The Download: Feature Articles
Coding at Work: Students Take the Lead in Creating Apps for NYU
By Nicolas Lebrun | November 11, 2019
An Opportunity to Build Skills While Building Apps for Your Peers
It might come as a surprise to any students reading this that some of the NYU applications that they rely on to manage clubs, search for jobs, or find the nearest on-campus printer were developed by teams composed almost entirely of NYU students just like themselves. The Student Tech Innovation Team (STIT) is a group of approximately 15 student employees who assist with a number of NYU services, including NYU Engage, the NYU Print Service, and the Wasserman Center’s Handshake service.
“We have two programs,” explains Sarth Desai, STIT’s supervisor. “We have a software developer program and a student user experience (UX) program.”
Every two weeks, Desai gathers both teams together to share what they’re working on, get feedback from each other about their projects, and talk about new ideas. When a potential service improvement opportunity or unmet community need is brought to the group’s attention, Desai encourages everyone to speak up and brainstorm a new app that could fill the gap.
Find My Club, an application that acts as a virtual club fair, is a perfect example of an application that was built by students from the ground up. “NYU Club Fest only happens once a semester, and most of the students have class,” Desai explains. To allow for more student-club interaction, Desai asked his team to bounce around ideas to see if they could come up with a solution.
Hyo Im, a senior at NYU’sTisch School of the Arts and a UX designer in the STIT group, was involved in working on Find My Club in its early stages. She recalls “interviewing [students] in terms of why [they] might need the application, if it is even a necessary solution, if it’s an app that students want, and how they feel towards it in relation to NYU Engage.” These types of contributions were the first steps in the months-long development and design process that included extensive prototyping and multiple rounds of feedback, eventually leading to the app’s launch last October.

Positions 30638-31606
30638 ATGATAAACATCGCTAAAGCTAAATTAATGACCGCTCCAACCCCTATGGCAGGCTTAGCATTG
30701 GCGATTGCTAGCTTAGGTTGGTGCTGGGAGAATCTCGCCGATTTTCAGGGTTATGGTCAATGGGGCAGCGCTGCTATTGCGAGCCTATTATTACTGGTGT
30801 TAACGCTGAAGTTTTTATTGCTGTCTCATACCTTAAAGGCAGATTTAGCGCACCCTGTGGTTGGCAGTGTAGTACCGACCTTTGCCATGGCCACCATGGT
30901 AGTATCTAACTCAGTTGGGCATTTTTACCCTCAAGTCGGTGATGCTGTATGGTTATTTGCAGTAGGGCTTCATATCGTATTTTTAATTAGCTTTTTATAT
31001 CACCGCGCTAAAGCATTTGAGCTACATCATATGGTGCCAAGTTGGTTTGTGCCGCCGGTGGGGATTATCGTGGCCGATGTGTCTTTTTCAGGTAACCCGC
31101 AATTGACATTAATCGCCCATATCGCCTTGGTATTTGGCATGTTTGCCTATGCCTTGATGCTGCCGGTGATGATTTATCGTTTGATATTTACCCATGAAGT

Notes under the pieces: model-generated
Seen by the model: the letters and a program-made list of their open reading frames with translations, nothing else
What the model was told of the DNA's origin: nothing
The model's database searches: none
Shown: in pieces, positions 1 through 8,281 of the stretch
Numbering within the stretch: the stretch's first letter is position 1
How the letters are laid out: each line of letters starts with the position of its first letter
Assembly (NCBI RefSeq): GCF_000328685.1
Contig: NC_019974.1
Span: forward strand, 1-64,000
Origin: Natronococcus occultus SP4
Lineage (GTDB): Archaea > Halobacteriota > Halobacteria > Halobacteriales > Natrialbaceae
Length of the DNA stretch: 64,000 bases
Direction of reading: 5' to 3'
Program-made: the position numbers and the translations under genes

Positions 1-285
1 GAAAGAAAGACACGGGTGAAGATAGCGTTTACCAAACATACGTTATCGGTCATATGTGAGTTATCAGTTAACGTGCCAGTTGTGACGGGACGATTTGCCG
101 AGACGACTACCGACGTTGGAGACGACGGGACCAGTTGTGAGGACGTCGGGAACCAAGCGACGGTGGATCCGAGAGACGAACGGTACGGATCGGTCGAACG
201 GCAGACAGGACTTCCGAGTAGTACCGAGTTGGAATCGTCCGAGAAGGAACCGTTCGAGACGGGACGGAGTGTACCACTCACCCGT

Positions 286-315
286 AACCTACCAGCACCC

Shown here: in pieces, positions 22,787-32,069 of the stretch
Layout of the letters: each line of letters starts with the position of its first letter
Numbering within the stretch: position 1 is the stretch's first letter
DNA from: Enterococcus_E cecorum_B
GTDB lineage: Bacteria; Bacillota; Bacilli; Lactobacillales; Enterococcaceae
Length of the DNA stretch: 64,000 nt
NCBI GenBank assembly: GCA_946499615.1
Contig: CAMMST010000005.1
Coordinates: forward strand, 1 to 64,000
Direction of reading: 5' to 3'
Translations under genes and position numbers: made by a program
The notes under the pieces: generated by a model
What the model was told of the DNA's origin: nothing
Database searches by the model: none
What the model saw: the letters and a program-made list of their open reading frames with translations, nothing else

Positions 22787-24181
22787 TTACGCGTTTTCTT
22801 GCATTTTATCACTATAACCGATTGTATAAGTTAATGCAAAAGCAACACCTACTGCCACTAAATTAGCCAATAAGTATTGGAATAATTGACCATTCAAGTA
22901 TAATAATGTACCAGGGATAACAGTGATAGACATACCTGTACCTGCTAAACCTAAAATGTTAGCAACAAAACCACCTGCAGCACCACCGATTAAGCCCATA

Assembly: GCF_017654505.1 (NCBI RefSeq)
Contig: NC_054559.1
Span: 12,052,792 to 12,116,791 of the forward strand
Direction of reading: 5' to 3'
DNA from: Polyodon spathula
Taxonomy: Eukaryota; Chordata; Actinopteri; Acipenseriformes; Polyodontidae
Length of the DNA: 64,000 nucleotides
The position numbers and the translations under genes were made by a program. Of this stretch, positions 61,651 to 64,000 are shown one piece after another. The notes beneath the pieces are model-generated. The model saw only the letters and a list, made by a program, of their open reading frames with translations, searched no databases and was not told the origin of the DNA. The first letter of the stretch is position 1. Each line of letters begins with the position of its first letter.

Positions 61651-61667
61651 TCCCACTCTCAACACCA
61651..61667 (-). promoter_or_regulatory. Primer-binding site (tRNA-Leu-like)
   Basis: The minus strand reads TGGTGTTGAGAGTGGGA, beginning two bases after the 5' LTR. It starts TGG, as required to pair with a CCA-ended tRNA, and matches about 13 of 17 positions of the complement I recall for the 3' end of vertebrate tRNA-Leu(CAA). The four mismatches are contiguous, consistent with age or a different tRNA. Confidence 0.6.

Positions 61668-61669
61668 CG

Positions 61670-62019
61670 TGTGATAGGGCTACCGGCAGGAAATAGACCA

Find My Club is just one of many apps the team has had the opportunity to design and implement on a University-wide scale. “It definitely feels nice when you see what you’ve developed is in the public being used by thousands of students,” said Abhilash Kulkarni, a second-year grad student at the Tandon School of Engineering and a developer in the STIT group.
The sense of pride isn’t the only perk to working with STIT. There’s also the opportunity to develop skills essential to success in the job market. “I can choose the technologies that I want to work on,” Abhilash described. “You put them on your resume, people find out, and you land a job. I landed my internship because of the skills I picked up working here.” Preparing these students for the job market isn’t just a natural by-product of their work, it’s something that’s valued and emphasized by NYU IT employees, STIT, and other students.
“About five years ago the Mayor of New York came out with a 20-year projection predicting 26% growth in technology and technology-related work,” explained Meenakshi Baker, the Assistant Vice President of Operations Technology and Support Services. “And out of that 26%, less than 2% were actually local graduates.”
Baker and others at NYU IT viewed this as an opportunity to develop students’ skills and prepare them for the job market. This has led to an effort on NYU IT’s part to actively tailor the jobs they’re offering to fit the types of positions a graduate would be applying for. This means not only building students’ responsibilities or having them work with specific tools but often creating new projects for them to work on.
When Baker noticed that skills in 3D-modeling were in demand, she came up with a project where students would model the NYU residence halls and other buildings to make their layout accessible online. These types of projects have led to a 100% job placement rate for STIT students, according to Baker. “When our students leave here, if they worked as a designer, they get a job as a designer.”
“When I came here [NYU] and started applying to different internships, I didn’t have STIT on my resume and most of the time I got a rejection,” recalls Rahul Deshpande, a second-year grad student at Tandon. “When I joined here [STIT] and put STIT on my resume, I started getting calls and I landed my internship.”
The value Desai, Baker, and their colleagues place on students’ ideas and contributions and investment in their future helps create a friendly, tight-knit team. As Hyo summarizes, “I personally really love it here and I feel like, for a lot of the students, we’re like a little family.”